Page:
Agile teams can easily get puzzled by the heated debate happening between advocates for estimation and those in the #NoEstimates camp. However, by comparing how they solve these problems, we can identify many common practices between the two groups and see they are not truly at odds—they actually complement each other. Let's bridge the gap.
Agile software development is mainstream by now, but people are still finding ways to experiment with agile. Measuring agile success with metrics, the debate over whether to use estimates, and improving predictability in Scrum were all hot topics last year. The rise of DevOps has given even more material for people curious to adopt the practice, so automation and "continuous everything" were also popular subjects.
Agile story estimation gives the team insight into the level of effort for each work item, allows the team to assess each requirement’s relative priority, and lets the team refine and clarify story items. But there are even more benefits that can be gained from the estimation process. Try to take advantage of these five opportunities for growth when your team is estimating stories.
The cost of delay for releasing a product can be due to many factors, but that value loss can seem like an abstract concept. Attaching hard numbers to a release timeline in the form of a time-value profile helps the development team and business stakeholders have a conversation about how long they have to build a product and when it would be best to enter a market.
The cloud and the rapid migration to mobile devices and the Internet of Things have made traditional software licensing schemes obsolete. Omkar describes new software monetization based on business, pricing models, and usage.
The iterative agile methodology provides a clearer vision, smaller time scale, and closer planning horizon. The authors look at approaches to estimation and planning, from product backlog grooming to task-estimating tables and more.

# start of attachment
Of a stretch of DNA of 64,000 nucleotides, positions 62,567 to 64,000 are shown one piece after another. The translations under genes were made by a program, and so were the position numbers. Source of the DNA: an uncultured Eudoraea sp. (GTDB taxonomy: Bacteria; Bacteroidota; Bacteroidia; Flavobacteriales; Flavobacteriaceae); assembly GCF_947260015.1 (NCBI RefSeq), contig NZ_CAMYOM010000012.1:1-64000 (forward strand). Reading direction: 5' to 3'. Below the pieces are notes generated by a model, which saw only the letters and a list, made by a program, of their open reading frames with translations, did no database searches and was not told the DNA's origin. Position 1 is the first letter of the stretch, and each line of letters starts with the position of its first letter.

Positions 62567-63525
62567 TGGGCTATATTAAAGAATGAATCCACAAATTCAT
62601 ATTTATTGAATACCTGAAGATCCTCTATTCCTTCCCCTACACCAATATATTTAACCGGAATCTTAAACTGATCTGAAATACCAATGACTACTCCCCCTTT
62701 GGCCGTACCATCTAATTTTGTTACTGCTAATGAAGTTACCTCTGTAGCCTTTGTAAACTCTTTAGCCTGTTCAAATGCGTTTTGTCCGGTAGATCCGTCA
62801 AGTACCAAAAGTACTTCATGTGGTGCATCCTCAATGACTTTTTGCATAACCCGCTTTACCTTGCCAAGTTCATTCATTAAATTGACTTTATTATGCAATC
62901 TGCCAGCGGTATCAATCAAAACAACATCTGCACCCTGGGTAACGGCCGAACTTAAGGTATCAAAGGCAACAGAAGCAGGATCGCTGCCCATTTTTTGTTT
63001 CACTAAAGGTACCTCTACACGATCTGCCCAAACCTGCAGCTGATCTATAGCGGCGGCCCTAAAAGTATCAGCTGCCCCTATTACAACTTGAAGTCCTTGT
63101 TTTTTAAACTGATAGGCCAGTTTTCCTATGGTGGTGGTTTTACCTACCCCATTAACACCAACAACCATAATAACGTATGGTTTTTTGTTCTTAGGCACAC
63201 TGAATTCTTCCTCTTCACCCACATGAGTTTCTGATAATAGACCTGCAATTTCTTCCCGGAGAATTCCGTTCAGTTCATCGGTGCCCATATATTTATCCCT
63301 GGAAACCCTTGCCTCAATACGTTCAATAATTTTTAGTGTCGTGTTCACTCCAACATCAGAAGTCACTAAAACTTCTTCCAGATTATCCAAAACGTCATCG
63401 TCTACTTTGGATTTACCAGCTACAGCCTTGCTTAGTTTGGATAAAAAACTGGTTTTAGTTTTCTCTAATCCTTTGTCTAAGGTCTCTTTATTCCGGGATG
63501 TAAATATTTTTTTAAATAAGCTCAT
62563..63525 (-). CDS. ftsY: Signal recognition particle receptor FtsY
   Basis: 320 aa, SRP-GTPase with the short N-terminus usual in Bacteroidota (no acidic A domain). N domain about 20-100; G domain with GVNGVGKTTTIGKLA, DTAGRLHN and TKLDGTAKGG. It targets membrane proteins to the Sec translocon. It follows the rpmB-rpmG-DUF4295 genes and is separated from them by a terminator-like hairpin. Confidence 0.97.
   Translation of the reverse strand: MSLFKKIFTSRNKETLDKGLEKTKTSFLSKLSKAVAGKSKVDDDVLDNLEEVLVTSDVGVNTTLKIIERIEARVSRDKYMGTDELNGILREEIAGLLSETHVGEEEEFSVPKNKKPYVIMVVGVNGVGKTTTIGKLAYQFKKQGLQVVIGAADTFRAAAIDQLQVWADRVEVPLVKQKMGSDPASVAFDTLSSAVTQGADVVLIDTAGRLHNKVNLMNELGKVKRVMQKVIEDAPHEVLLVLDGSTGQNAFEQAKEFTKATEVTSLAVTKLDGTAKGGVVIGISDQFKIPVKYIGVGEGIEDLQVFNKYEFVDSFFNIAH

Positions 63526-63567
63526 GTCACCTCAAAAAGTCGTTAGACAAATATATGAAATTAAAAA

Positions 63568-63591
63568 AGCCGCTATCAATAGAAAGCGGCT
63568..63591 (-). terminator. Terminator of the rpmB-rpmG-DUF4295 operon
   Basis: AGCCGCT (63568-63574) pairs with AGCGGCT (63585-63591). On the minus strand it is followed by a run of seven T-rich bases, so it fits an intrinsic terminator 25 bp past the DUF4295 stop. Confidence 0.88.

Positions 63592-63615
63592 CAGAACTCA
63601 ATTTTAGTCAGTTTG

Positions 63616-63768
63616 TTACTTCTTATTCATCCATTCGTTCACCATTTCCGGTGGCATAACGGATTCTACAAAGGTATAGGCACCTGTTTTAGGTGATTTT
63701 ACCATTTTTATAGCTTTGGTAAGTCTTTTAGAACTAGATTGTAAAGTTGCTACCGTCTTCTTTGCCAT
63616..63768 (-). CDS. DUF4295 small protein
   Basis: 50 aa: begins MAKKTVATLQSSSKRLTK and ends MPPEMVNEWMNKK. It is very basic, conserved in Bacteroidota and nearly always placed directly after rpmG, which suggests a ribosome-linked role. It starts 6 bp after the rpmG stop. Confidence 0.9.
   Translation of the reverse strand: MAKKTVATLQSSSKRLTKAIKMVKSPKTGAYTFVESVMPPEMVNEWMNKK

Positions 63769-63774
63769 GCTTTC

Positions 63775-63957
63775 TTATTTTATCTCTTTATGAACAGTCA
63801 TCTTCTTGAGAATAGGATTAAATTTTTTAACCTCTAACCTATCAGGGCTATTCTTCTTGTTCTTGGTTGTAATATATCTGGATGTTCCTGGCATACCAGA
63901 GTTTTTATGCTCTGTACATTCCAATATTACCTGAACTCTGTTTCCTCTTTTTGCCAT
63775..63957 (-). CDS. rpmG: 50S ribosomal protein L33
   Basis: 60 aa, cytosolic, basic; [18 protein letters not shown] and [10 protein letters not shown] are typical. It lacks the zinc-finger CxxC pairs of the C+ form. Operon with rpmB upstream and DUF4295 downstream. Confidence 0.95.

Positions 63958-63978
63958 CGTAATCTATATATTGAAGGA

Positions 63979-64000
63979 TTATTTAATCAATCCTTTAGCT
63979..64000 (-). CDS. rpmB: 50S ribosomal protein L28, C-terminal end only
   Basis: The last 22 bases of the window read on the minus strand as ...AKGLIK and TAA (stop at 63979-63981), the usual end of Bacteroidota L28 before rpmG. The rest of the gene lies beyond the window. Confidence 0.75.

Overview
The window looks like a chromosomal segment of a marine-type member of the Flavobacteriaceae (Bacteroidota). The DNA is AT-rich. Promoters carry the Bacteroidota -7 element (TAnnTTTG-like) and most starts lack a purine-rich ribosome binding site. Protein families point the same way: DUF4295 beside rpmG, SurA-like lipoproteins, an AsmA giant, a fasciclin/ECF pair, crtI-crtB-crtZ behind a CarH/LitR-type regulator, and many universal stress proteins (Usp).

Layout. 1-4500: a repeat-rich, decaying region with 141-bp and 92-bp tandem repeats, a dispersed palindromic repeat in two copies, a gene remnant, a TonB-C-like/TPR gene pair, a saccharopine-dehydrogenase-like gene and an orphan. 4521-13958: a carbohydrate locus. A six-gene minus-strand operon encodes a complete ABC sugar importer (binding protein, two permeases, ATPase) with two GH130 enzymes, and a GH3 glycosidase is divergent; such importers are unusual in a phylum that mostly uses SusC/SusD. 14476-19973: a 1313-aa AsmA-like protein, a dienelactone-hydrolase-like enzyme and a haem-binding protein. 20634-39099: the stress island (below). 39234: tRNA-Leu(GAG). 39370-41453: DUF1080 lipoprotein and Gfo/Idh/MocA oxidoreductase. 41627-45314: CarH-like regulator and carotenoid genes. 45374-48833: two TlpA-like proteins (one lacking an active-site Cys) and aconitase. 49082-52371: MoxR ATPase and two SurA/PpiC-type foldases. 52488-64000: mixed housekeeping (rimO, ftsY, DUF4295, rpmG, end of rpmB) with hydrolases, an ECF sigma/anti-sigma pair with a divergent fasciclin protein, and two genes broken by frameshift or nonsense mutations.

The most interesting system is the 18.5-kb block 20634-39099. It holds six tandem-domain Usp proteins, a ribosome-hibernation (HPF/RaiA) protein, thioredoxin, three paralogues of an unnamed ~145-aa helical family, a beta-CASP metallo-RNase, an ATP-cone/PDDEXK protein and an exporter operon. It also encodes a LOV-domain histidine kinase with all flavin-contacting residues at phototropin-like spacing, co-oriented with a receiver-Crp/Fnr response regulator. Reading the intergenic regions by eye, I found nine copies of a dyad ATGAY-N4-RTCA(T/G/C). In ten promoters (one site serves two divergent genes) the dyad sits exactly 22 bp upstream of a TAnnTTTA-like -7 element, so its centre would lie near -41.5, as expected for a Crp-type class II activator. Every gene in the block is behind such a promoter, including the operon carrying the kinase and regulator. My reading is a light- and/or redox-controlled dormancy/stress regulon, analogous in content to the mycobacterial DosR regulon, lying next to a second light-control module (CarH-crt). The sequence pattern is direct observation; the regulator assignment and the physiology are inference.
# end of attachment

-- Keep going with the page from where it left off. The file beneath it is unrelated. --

Cognitive scientists tell us that we are hardwired for deception, which makes accurate estimation almost impossible. We must simply accept that our estimates are best guesses and continually re-evaluate as we go, which is the agile approach to managing change.
When will you deliver that feature? How much will this project cost? Which features can I have in four weeks? These are all reasonable questions that both management and customers need answered, and traditionally, we’ve used estimates to provide such answers. But estimates can turn into commitments, dollars get spent based on misinformation, features end up misaligned with business needs, and all parties involved end up feeling misled and frustrated. The key question is, can we still make decisions without traditional estimates? Join us as our panel of experts discuss this question and many more. The panel will explore how teams can use #NoEstimates thinking to meet the needs of their stakeholders, how to maintain alignment without estimates, and pragmatic ways to move the focus from estimates to metrics and measures that enable teams to deliver high-quality products that will delight their customers.
Are you puzzled about why your estimate turned out wrong, or stressed from working to meet an impossible deadline? Some teams on inaccurately estimated projects suffer stress, burnout, and poor quality as pressure is applied to stick to an unrealistic schedule. Such project teams also descend into irrational decision-making—with potentially catastrophic consequences. Frustratingly, even when teams perform well, they are often judged by their failure to meet impossible deadlines. Andrew Brown will show how estimation errors are caused not just by new technology or intentionally manipulated estimations, but also from limitations in the way we think. Andrew will explain how cognitive biases contribute to estimation errors and show how to mitigate these biases. Learn how the planning fallacy, anchoring effect, and optimistic bias contribute to estimation errors and lead to irrational decision-making.
Isn’t it amazing? Stakeholders drop software on our desks and expect us to test it—without any requirements, design, or product knowledge whatsoever. About the only clear thing is the absurd and unrealistic deadline. We are expected to bend over backward, spread magic pixie dust, and heroically test quality into a product we have never heard of before. But testing in the dark is not impossible, and as Rob Sabourin shows, it can even be a very valuable and fun experience. Learn strategies to emerge from a murky fog into clear, meaningful quality insights and leverage unlikely sources about what stakeholders care about and what users really need the software to do. Rob introduces you to methods of reconnaissance-style, charter-driven, and session-based exploratory testing and help you provide meaningful estimates to stakeholders with minimal hard information about the software under test.